Employee Engagement and Areas of Worklife of Call Center Agents in the Philippines.Agnes F. Montalbo & Henry M. Agong - 2017 - International Letters of Social and Humanistic Sciences 77:44-55.
    Publication date: 14 June 2017 Source: Author: Agnes F. Montalbo, Henry M. Agong This study described the level of work engagement and areas of worklife of 294 call center agents in Ortigas, Pasig City, Philippines. It also investigated the relationship between work engagement and areas of worklife when grouped according to gender, age, tenure at present job and course. In addition, it also explored the differences in the perception of the call center agents when grouped according to the (...)
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  44.  13
    Dwatery Ocean.Michela Massimi - 2012 - Philosophy 87 (4):531-555.
    In this paper I raise a difficulty for Joseph LaPorte's account of chemical kind terms. LaPorte has argued against Putnam that H₂O content is neither necessary nor sufficient to fix the reference of the kind term 'water' and that we did not discover that water is H₂O. To this purpose, he revisits Putnam's Twin Earth story with the fictional scenario of Deuterium Earth, whose ocean consists of 'dwater', to conclude that we did not discover that deuterium oxide is (a (...)
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  45.  40
    Effects of Uncertainty Aversion on the Call Option Market.Aldo Montesano - 2008 - Theory and Decision 65 (2):97-123.
    This article examines the effects of uncertainty aversion in competitive call option markets using a partial equilibrium model with the Choquet-expected utility setup. We find that the trading volume of a call option is negatively affected by uncertainty aversion, whereas the price of the call is practically independent of it.
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  46. Looking to Charles Taylor and Joseph Rouse for Best Practices in Science and Religion.Matthew Walhout - 2010 - Zygon 45 (3):558-574.
    People discussing science and religion usually frame their conversations in terms of essentialist assumptions about science, assumptions requiring the existence (but not the specification) of criteria according to which science can be distinguished from other forms of inquiry. However, criteria functioning at a level of generality appropriate to such discussions may not exist at all. Essentialist assumptions may be avoided if science is understood within a broader context of human practices. In a philosophy of practices, to label a practice as (...)
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  47.  71
    Joseph Ransdell and the Communicational Process of Philosophy. Richmond & Udell - 2013 - Transactions of the Charles S. Peirce Society 49 (4):457-466.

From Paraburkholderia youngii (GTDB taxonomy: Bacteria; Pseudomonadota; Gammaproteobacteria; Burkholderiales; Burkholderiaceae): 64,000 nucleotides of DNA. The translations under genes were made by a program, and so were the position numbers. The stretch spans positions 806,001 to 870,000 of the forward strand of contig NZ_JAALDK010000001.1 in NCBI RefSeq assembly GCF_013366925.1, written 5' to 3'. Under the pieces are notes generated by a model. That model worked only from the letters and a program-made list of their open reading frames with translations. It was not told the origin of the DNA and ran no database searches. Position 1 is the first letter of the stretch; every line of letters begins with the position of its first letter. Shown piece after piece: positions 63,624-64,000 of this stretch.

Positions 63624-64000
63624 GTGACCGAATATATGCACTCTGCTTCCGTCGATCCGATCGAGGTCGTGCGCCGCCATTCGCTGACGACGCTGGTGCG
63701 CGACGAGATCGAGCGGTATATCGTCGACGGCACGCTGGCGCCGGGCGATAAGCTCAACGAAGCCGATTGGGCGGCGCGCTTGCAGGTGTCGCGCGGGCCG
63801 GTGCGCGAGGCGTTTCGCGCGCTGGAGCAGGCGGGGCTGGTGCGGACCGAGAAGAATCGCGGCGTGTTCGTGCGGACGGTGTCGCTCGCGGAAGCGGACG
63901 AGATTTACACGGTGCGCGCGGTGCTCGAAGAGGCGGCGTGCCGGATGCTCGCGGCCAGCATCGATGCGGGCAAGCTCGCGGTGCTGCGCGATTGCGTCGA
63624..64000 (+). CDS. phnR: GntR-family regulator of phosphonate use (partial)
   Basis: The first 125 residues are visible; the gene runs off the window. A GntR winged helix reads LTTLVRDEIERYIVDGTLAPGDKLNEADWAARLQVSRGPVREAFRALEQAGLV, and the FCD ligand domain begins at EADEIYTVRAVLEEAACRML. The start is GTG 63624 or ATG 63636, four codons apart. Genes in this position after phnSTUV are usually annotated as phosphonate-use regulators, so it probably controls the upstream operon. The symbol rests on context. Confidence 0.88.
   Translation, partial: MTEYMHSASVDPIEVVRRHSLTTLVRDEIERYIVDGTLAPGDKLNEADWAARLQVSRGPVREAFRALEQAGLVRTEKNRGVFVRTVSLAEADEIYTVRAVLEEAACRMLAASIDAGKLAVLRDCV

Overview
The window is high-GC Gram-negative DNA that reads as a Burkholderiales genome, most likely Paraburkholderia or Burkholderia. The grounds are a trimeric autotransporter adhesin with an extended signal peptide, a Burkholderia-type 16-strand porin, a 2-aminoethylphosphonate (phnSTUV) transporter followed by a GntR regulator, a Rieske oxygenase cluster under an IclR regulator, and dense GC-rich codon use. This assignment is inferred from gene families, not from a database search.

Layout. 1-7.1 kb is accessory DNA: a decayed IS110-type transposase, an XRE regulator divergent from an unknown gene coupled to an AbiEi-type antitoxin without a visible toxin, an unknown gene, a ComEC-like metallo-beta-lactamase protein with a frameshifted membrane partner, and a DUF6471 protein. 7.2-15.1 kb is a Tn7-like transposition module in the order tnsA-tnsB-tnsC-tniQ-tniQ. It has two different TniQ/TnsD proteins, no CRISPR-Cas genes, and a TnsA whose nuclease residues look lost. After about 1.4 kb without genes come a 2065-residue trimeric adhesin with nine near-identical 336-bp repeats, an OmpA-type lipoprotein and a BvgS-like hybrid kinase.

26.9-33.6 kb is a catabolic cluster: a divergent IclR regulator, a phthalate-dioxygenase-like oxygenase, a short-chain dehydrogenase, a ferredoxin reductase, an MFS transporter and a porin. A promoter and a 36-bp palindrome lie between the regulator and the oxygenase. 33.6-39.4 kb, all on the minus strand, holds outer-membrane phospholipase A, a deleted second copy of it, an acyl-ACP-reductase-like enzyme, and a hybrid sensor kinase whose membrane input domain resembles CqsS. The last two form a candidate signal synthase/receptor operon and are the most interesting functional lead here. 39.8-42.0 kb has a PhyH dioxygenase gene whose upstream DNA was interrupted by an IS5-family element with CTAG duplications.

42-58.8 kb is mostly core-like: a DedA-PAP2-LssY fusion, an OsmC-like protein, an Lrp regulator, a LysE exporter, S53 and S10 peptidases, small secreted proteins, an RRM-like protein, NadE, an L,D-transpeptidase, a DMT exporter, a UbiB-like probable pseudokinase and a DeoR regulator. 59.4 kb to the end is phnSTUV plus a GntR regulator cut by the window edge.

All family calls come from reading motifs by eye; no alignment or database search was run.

Joseph Morton Ransdell left a record of experimentation with the communicational process of philosophy from 1992 to his passing in 2010. This record includes the Arisbe website and the peirce-l e-forum and its archives, of which the earliest are not on the Internet, but may yet be recovered and made available. Philosophy’s communication process, and the possibility of creating and developing a telecommunity, as Ransdell called it, were among his chief theoretical and practical interests. Such interests were focused in (...)
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  48.  67
    El problema de la teodicea en el pensamiento de Joseph de Maistre.Gabriel Ernesto Andrade - 2006 - 'Ilu. Revista de Ciencias de Las Religiones 11:71-92.
    El problema de la teodicea ha sido una de las grandes preocupaciones del pensamiento religioso en Occidente: si Dios es absolutamente bueno y omnipotente, ¿cómo puede existir el mal en el mundo?, y ¿por qué sufren los virtuosos y gozan los impíos? En la Antigüedad, el Libro de Job intentó ofrecer una respuesta que perduró hasta tiempos modernos. En el siglo XVII, Leibniz ofreció una respuesta mucho más racionalizada, propia de los tiempos modernos. Joseph de Maistre, un contrarrevolucionario del (...)
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  49.  33
    Joseph Rotblat and the Moral Responsibilities of the Scientist.Martin Clifford Underwood - 2009 - Science and Engineering Ethics 15 (2):129-134.
    Professor Sir Joseph Rotblat was one of the most distinguished scientists and peace campaigners of the post second world war period. He made significant contributions to nuclear physics and worked on the development of the atomic bomb. He then became one of the world’s leading researchers into the biological effects of radiation. His life from the early 1950s until his death in August 2005 was devoted to the abolition of nuclear weapons and peace. For this he was awarded the (...)
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  50.  22
    Adam Smith and the Theatricality of Moral Sentiments.David Marshall - 1984 - Critical Inquiry 10 (4):592-613.
    In Smith’s view, the dédoublement that structures any act of sympathy is internalized and doubled within the self. In endeavoring to “pass sentence” upon one’s own conduct, Smith writes, “I divide myself, as it were, into two persons; and … I, the examiner and judge, represent a different character from that other I, the person whose conduct is examined into and judged of” . Earlier in his book, Smith claims that in imagining someone else’s sentiments, we “imagine ourselves acting the (...)